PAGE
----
CHAPEL HILL, N.C. --- Joel James had played organized basketball, the first of any sport he had played competitively, for two years when he committed to North Carolina in October 2011. A raw recruit that fit the classic risk-reward mold, the West Palm Beach, Fla. native possessed the size, athleticism and attitude that proved tempting to college coaches looking for untapped potential. During his official visit to UNC, Roy Williams offered a tempered slate of expectations to James, saying, “Joel, I want you to run the floor, rebound the basketball as best you can, and when we throw it inside, finish. That's it."
The transition to the college game has been challenging at times for James. While his physique and mindset match the demands, the instinctive play required to succeed at an elite level, which often comes naturally for players that grew up with a basketball in hand, has been a work in progress due in part to limited minutes. Those instinctual elements are evident in James’s rebounding statistics, which declined last season (1.9 rpg from 2.7 rpg in ’13-14) despite an uptick in minutes (10.1 mpg). His defensive rebounding percentage (12.8) was sixth-best on UNC’s roster in 2014-15, according to kenpom.com.
While his statistics last season might suggest minimal improvement from his first two years at UNC, James played with a greater comfort level. He embraced the defensive mindset required in the post while showing confidence in his offensive skillset. For the first time in his collegiate career, James seemed to understand and thereby excel in his specific role. Continued growth and improvement in that area will help determine his contribution level backing up Kennedy Meeks this season.
By Eric Montross
A lot of people want Joel to make more dramatic improvements, but he still needs more time on the court. He needs more time to make mistakes and improve.
The team has not been good enough the last few seasons to allow for the luxury of on-the-court improvement. There haven't been enough extra minutes to go around. Joel is a great team player and everyone wants to see him succeed. This year the team will be good enough to help him and give him that time. He has some things that no one else has - he's bigger and stronger than anyone else in the ACC - can he take that intangible and make strides? He has a nice, soft shot. He simply needs more minutes to continue improving.
By Rob Harrington
Stats sometimes do lie. Despite modest numbers across the board, James made impressive progress a season ago. He provided valuable minutes off the bench as a defender, rebounder and enforcer, and the southpaw also improved as a short-range jump shooter. Now a senior, he’ll take on an enhanced leadership role and — unlike the case in the past — appears to have guaranteed minutes as a backup center to Kennedy Meeks. His goal must be to convert more accurately at close-range and to work hard defensively to compensate for average lateral quickness in screen and roll situations.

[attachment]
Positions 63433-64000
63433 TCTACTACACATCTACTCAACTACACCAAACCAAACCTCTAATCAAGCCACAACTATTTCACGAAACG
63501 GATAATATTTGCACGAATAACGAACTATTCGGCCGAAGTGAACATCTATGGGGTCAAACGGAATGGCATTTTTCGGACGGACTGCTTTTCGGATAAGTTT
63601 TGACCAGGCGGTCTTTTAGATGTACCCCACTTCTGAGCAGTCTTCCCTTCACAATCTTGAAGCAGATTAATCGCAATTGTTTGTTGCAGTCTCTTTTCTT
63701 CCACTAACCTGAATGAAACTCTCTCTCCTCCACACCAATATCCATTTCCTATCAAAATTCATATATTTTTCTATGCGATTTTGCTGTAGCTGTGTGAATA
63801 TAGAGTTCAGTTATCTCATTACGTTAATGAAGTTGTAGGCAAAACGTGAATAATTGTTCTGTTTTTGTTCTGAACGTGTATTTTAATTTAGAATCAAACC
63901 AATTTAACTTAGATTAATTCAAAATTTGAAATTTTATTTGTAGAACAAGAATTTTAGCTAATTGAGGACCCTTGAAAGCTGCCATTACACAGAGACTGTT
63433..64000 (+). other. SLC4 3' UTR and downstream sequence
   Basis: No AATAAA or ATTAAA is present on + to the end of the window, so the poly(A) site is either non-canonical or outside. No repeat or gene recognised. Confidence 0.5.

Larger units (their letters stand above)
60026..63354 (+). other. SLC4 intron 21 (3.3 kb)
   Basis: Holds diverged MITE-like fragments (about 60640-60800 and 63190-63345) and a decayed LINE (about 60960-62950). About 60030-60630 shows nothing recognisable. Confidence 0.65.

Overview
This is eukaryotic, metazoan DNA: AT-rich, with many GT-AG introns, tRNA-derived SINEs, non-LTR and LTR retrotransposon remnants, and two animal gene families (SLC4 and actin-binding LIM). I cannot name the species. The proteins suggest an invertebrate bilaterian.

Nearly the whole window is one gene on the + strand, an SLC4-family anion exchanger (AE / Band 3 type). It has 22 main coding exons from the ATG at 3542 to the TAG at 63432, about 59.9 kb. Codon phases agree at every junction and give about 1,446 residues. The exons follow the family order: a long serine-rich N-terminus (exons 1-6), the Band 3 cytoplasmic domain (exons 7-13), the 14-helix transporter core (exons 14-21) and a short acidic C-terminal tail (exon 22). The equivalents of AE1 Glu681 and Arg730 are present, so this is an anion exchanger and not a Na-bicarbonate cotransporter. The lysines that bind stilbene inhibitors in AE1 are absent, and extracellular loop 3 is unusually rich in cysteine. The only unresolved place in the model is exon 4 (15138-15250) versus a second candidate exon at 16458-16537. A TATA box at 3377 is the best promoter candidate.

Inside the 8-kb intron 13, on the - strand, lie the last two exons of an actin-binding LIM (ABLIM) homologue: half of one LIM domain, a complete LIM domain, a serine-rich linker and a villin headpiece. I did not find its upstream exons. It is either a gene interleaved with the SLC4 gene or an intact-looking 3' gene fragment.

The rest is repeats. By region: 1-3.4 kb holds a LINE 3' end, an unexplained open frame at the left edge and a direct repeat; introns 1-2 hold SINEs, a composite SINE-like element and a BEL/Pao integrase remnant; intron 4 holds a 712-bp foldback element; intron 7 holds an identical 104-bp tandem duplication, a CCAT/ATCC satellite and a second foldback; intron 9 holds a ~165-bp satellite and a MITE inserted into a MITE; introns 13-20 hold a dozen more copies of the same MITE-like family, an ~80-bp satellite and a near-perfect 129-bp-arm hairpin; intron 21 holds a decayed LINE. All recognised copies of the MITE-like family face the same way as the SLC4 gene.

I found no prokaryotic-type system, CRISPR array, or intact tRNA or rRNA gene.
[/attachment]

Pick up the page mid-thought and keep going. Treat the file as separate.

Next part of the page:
Xs & Os INSIDER
By Tyler Brooks
James provides a uniquely alternative skill in UNC’s scheme. He is more effective offensively as a face-up big man than a typical back-to-the basket Tar Heel post player. He has learned to catch, pivot, and shoot effectively from limited distances, which as an added benefit helps to create additional spacing in UNC’s occasionally space-constrained two-post offense. James’s greatest contribution offensively in the coming season will be that of a screener, a task that he is both fully willing and physically equipped to execute. It is a seemingly marginal role but one that is critical given the need for constant ball and off-ball screening in Carolina’s freelance scheme.
By Adrian Atkinson
James, who is becoming more and more polished with his turnaround jumper, actually led the Heels by converting 43.6% (24-55) of his non-close two-pointers. That’s a promising statistic. The downside of that number is hidden in James’s shot distribution. Only 40% of his FGAs were at the rim, while 60% were in his preferred mid-range spots. In contrast, Meeks had a 65-35 close/non-close distribution. Even more troubling, the 6-10, 280-pound James was only able to convert 47% (17-36) of his close attempts last year. After dunking three times in the second half of his second collegiate game against FAU in 2012, James has added only two more dunks in his next 96 games (he has five total dunks in a 98-game career at UNC). Whether via the dunk or a simple lay-up, a more efficient James would bode well for the Carolina second unit.
Speaking of the UNC bench, the Heels will need to be more effective when Johnson and Meeks are on the bench this season. Last year, Carolina had a net efficiency of just +1.5 (ORtg: 107.1, DRtg: 105.6) in 316 minutes with both starting bigs on the bench. Most of those minutes were played by the Hicks-James combination, which, while adequate offensively, struggled on the defensive end. Specifically, UNC corralled just 59.1% of available defensive rebounds with Hicks-James on the court together (vs. 71.8% with the Johnson-Meeks frontcourt). Likewise, the Carolina defense was far too foul-prone in minutes when both Johnson and Meeks rested (FTA Allowed Rate of 48.4), primarily due to the foul-related issues of Hicks (6.8 fouls / 40) and James (5.5).
“They just have so much depth at the post position you can’t really focus in on any one of them. Obviously you want to keep him from getting you on his right shoulder. He’s just a big body and a strong kid in the post. You have to do your work early and not let him get good post position.” – ACC Coach
“Big, physical post presence. He’s lefty-dominant. He’s mostly all left hand and hasn’t moved well laterally. Since he can’t move that well and has been foul prone you really need to try and attack him on the defensive end.” – ACC Coach
(J.B. Cissell, Evan Daniels, Sherrell McMillan, Jack Morton, Ben Sherman contributed to this feature.)